We have shown that the MRHC problem for general pedigrees with two sites can be reduced to the line index of a signed graph, and the line index of a signed graph can, in turn, be reduced to the Bipartization by Edge Removal problem. Therefore we can solve the MRHC problem for general pedigrees with two sites with an O(2 k · n2) fixed-parameter algorithm. Future work will extend the current method to deal with genetic data with more than two sites.

Declarations

Acknowledgements

This research was funded by the Natural Sciences and Engineering Research Council of Canada through Discovery Grant 204923 to P.A. Evans.

This article has been published as part of BMC Proceedings Volume 5 Supplement 2, 2011: Proceedings of the 6th International Symposium on Bioinformatics Research and Applications (ISBRA'10). The full contents of the supplement are available online at http://www.biomedcentral.com/1753-6561/5?issue=S2.

Authors’ Affiliations

(1)
Faculty of Computer Science University of New Brunswick

References

  1. Gusfield D: An Overview of Combinatorial Methods for Haplotype Inference. Computational Methods for SNPs and Haplotype Inference. 2002, 9-25.Google Scholar
  2. Chan BMY, Chan JWT, Chin FYL, Fung SPY, Kao MY: Linear-Time Haplotype Inference on Pedigrees Without Recombinations. WABI. 2006, 56-67.Google Scholar
  3. Doan DD, Evans PA, Horton JD: A Near-Linear Time Algorithm for Haplotype Determination on General Pedigrees. Journal of Computational Biology. 2010, 17 (10): 1333-1347. 10.1089/cmb.2009.0133.View ArticleGoogle Scholar
  4. Xiao J, Liu L, Xia L, Jiang T: Fast elimination of redundant linear equations and reconstruction of recombination-free mendelian inheritance on a pedigree. SODA ’07: Proceedings of the eighteenth annual ACM-SIAM symposium on Discrete algorithms. 2007, Philadelphia, PA, USA: Society for Industrial and Applied Mathematics, 655-664.Google Scholar
  5. Zhang K, Sun F, Zhao H: HAPLORE: a program for haplotype reconstruction in general pedigrees without recombination. Bioinformatics. 2005, 21: 90-103. 10.1093/bioinformatics/bth388.View ArticlePubMedGoogle Scholar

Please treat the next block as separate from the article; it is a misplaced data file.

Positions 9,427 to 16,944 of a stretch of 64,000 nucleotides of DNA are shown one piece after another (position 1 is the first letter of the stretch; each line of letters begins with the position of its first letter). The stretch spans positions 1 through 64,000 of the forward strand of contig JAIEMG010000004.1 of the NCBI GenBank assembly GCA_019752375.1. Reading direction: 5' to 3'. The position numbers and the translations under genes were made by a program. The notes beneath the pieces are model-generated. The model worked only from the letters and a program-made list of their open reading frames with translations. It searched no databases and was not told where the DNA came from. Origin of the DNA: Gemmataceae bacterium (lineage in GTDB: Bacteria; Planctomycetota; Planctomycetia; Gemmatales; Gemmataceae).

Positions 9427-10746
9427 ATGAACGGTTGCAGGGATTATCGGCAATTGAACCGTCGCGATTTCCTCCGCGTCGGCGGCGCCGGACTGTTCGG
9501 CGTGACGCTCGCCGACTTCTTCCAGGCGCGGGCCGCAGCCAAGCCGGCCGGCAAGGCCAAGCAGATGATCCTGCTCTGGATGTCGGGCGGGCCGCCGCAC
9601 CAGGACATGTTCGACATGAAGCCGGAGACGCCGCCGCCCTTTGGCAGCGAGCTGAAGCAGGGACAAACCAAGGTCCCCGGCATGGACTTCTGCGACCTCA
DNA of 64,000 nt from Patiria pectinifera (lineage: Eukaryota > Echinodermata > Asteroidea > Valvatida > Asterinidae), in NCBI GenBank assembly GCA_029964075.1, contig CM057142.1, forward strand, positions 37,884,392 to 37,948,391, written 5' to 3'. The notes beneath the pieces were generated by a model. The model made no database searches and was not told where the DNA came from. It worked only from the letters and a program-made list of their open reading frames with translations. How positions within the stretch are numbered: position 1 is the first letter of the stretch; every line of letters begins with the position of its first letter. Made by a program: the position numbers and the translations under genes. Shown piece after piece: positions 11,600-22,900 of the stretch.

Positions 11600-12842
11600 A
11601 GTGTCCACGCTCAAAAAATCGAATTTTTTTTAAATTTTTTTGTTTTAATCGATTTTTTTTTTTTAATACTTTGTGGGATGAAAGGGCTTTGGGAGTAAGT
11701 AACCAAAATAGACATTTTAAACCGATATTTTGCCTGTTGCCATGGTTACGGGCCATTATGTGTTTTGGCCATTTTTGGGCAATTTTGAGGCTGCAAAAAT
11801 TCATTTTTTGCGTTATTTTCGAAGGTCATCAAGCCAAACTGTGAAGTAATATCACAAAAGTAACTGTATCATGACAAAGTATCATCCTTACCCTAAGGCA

6. Li J, Jiang T: Efficient rule-based haplotyping algorithms for pedigree data. RECOMB ’03: Proceedings of the seventh annual international conference on Research in computational molecular biology. 2003, New York, NY, USA: ACM Press, 197-206.View ArticleGoogle Scholar
  7. Liu L, Xi C, Xiao J, Jiang T: Complexity and approximation of the minimum recombinant haplotype configuration problem. Theoretical Computer Science. 2007, 378: 316-330. 10.1016/j.tcs.2007.02.036.View ArticleGoogle Scholar
  8. Qian D, Beckmann L: Minimum-recombinant haplotyping in pedigrees. Am. J. Hum. Genet. 2002, 70 (6): 1434-1445. 10.1086/340610.PubMed CentralView ArticlePubMedGoogle Scholar
  9. Li J, Jiang T: Efficient Inference of Haplotypes from Genotypes on a Pedigree. J. Bioinformatics and Computational Biology. 2003, 1: 41-70. 10.1142/S0219720003000204.View ArticlePubMedGoogle Scholar
  10. Li J, Jiang T: An exact solution for finding minimum recombinant haplotype configurations on pedigrees with missing data by integer linear programming. RECOMB ’04: Proceedings of the eighth annual international conference on Research in computational molecular biology. 2004, New York, NY, USA: ACM Press, 20-29.View ArticleGoogle Scholar
  11. Xiao J, Lou T, Jiang T: An Efficient Algorithm for Haplotype Inference on Pedigrees with a Small Number of Recombinants (Extended Abstract). 17th Annual European Symposium on Algorithms 2009. 2009, Springer-Verlag LNCS, 325-336.View ArticleGoogle Scholar
  12. Xu S: The line index and minimum cut of weighted graphs. Journal of Operational Research. 1998, 109: 672-682. 10.1016/S0377-2217(97)00196-3.View ArticleGoogle Scholar
  13. Downey RG, Fellows MR: Parameterized Complexity. 1999, Springer-VerlagView ArticleGoogle Scholar
  14. Niedermeier R: Invitation to Fixed-Parameter Algorithms. 2006, Oxford University PressView ArticleGoogle Scholar
  15. Guo J, Gramm J, Huffner F, Niedermeier R, Wernicke S: Compression-based fixed-parameter algorithms for feedback vertex set and edge bipartization. J. Comput. Syst. Sci. 2006, 72 (8): 1386-1396. 10.1016/j.jcss.2006.02.001.View ArticleGoogle Scholar
  16. Reed B, Smith K, Vetta A: Finding odd cycle transversals. Operations Research Letters. 2004, 32: 299-301. 10.1016/j.orl.2003.10.009.View ArticleGoogle Scholar
  17. Karp RM: Reducibility Among Combinatorial Problems. Complexity of Computer Computations. Edited by: Miller RE and Thatcher JW. 1972, New York: Plenum, 85-103.View ArticleGoogle Scholar

Copyright

© Doan and Evans; licensee BioMed Central Ltd. 2011

This article is published under license to BioMed Central Ltd. This is an open access article distributed under the terms of the Creative Commons Attribution License (http://creativecommons.org/licenses/by/2.0), which permits unrestricted use, distribution, and reproduction in any medium, provided the original work is properly cited.